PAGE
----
dents’ opinion of a shift to plus-minus grading. Schrette found students did not support the switch at this time, and students with higher grade point averages were more opposed to the shift than students with lower GPAs. Schrette said this could be because students with higher GPAs perceived the shift as more of a threat to their averages than students with lower averages. Schrette said the survey was a random sample of students at an event and was statistically sound. He said the results should be taken somewhat lightly because the sample size was small. Schrette said the studies he looked at offered conflicting results. Several studies concluded that, if the plus-minus system was implemented over a student’s entire college career, their GPA would be slightly higher — but if the switch happened somewhere in the middle,

More info

Students who wish to provide feedback can contact Chris Schrette at

then their GPA would be lower. “The results were close,” Schrette said. “I looked at four surveys that said the switch would improve GPAs and five that said it would have a detrimental effect, or no effect on GPAs.” Schrette said with the exception of a college in Boise, UI is the only college in Idaho that does not use the plus-minus grading system. “The Faculty Senate brought it up last year, and they left it as something that would be addressed this semester,” Schrette said. “So it’s kinda one of those things where the train is coming.” Andrew Deskins can be reached at

‘Play’ing baseball on stage


Three Strikes to First play reaches sports fans, topic of morality Lindsey Treffry Argonaut

One and a half years ago, Quinn Hatch was studying at the University of Idaho, typing a screenplay on his laptop. Now a UI Master of Fine Arts graduate, Hatch has seen the sets built, costumes made and some of his own friends play out that same screenplay, titled “Three Strikes to First.” “It was nothing less than incredible,” said Hatch about the play that premiered Jan. 31 and continues through Feb. 10. A baseball fan and theater lover, Hatch combined the two to create Matt, the general manager

Ricki Scuderi | Argonaut

University of Idaho sophomore Emily Elliott makes a spaghetti tower in a Business 101 class Monday in the J.A. Albertson's Building. Elliott, along with other students in the class, was instructed by her professor, Jan Rauk, to build a standing tower made of spaghetti and gumdrops in assigned groups without talking. The lesson was to understand the importance of communicating within a group in order to successfully complete tasks.

played by second-year MFA student Travis Gray. Matt manages the Seattle Sun Dodgers and is going through a divorce. He and a player’s agent — named Jordan, played by UI student Tiffany Flory — have a one-night stand and realize the agent’s client has been accused of taking steroids. The two try to cover up the act before the player’s career is ruined. “Matt tends to be a bit of a jerk,” Gray said. “He doesn’t have much sympa-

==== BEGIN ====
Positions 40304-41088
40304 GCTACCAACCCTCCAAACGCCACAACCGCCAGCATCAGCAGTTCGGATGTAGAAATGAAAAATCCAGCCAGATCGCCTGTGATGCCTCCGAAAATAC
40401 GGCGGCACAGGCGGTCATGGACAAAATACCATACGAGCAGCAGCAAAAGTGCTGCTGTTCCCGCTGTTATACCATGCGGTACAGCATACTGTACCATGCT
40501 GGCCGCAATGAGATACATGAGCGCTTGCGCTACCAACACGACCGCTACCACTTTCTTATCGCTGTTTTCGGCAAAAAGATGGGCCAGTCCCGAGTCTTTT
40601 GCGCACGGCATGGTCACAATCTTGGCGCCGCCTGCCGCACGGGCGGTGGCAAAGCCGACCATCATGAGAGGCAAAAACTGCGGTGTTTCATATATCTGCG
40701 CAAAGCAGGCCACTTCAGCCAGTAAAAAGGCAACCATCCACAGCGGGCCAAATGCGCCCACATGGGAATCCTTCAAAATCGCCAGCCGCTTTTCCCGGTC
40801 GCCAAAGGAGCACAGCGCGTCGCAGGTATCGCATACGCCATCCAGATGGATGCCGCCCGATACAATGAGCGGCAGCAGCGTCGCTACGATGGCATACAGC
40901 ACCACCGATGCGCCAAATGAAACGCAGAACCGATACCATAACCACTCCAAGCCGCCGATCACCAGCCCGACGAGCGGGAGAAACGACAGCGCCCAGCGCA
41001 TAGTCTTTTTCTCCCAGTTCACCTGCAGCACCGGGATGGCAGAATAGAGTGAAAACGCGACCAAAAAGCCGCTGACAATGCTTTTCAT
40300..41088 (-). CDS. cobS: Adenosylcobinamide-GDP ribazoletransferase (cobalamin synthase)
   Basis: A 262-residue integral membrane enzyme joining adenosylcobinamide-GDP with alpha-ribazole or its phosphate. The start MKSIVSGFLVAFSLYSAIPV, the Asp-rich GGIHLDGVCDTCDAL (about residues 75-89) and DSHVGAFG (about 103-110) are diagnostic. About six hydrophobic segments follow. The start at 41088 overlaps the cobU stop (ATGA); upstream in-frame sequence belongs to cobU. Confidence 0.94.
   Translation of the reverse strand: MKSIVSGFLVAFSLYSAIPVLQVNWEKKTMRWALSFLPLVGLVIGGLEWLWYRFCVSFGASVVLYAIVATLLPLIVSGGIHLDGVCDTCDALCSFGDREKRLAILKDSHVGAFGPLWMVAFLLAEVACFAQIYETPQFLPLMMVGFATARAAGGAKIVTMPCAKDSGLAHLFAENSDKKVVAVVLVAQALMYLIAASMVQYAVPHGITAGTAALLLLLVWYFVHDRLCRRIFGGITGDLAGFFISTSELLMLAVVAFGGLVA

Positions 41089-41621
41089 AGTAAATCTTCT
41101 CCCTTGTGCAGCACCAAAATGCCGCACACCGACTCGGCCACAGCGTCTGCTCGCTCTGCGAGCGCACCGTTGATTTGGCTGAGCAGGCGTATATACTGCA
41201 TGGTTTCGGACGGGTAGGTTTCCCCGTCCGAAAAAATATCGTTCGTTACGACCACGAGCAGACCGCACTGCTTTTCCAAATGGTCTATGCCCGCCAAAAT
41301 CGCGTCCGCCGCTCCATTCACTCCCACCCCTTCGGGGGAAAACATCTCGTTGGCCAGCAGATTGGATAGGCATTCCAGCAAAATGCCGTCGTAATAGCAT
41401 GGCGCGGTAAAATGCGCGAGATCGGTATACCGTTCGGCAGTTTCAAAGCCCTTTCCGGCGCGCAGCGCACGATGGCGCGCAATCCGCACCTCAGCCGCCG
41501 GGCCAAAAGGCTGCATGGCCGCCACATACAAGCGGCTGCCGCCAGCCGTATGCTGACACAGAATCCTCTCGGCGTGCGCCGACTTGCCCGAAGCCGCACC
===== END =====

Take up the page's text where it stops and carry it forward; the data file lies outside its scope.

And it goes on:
thy or empathy. He just kind he’s a hothead.” For Gray, playing the character of Matt related to his own life. “We both can be very quick to jump to conclusions and kind of expect people to just fall in line with what we want. We have certain expectations, and sometimes those aren’t met,” Gray said. “But I’d like to think I’m not that much of a jerk.” And for Gray, playing Matt highlighted some differences in his acting career. “In my undergrad, I’ve worked for playwrights that are dead, and in this case, the playwright (Hatch) is a friend of mine,” Gray said. “He’s not dead. He’s at the UI as a co-collaborator at this production.” Plus, Gray isn’t a huge sports fan, as he said he devotes most of his time to the theater. “To me (initially) it was just a play about baseball. It didn’t have as much substance as it does now,” he said. “(Now) it’s about what will you do to preserve your current way of living: Will you lay it all on the line and do some rather unsavory things to maintain your lifestyle and getting what you want?” Hatch said it asks the question: How far are we willing to go for money and prestige? “Ninety-nine percent of

Event info “Three Strikes to First” Location: UI Hartung Theater Time: 7:30 p.m. Feb. 7-9 and 2 p.m. Feb 10 Admission: General admission is $10. Free for UI students and $8 for UI faculty or WSU students. For tickets, go online or call the ticket office at 208-885-7212. Tickets may also be purchased at the box office the night of the show.

the time I’m just running around on stage, being the alpha male, being the jerk, but the part that I enjoy the most, and most actors — and as far as I can tell, the audience — is when things fall apart and I’ve just given up,” Hatch said. “(Jordan and I) get to share this tender moment and let down our guard.” While Hatch said “Three Strikes to First” is a drama, he said it is an overall fun and entertaining show. “There are underlying themes of baseball, but you don’t have to understand baseball (to enjoy it),” he said. “Baseball is more of the backdrop, but it’s a lot more about morality.” Lindsey Treffry can be reached at


FEBRUARY 5, 2013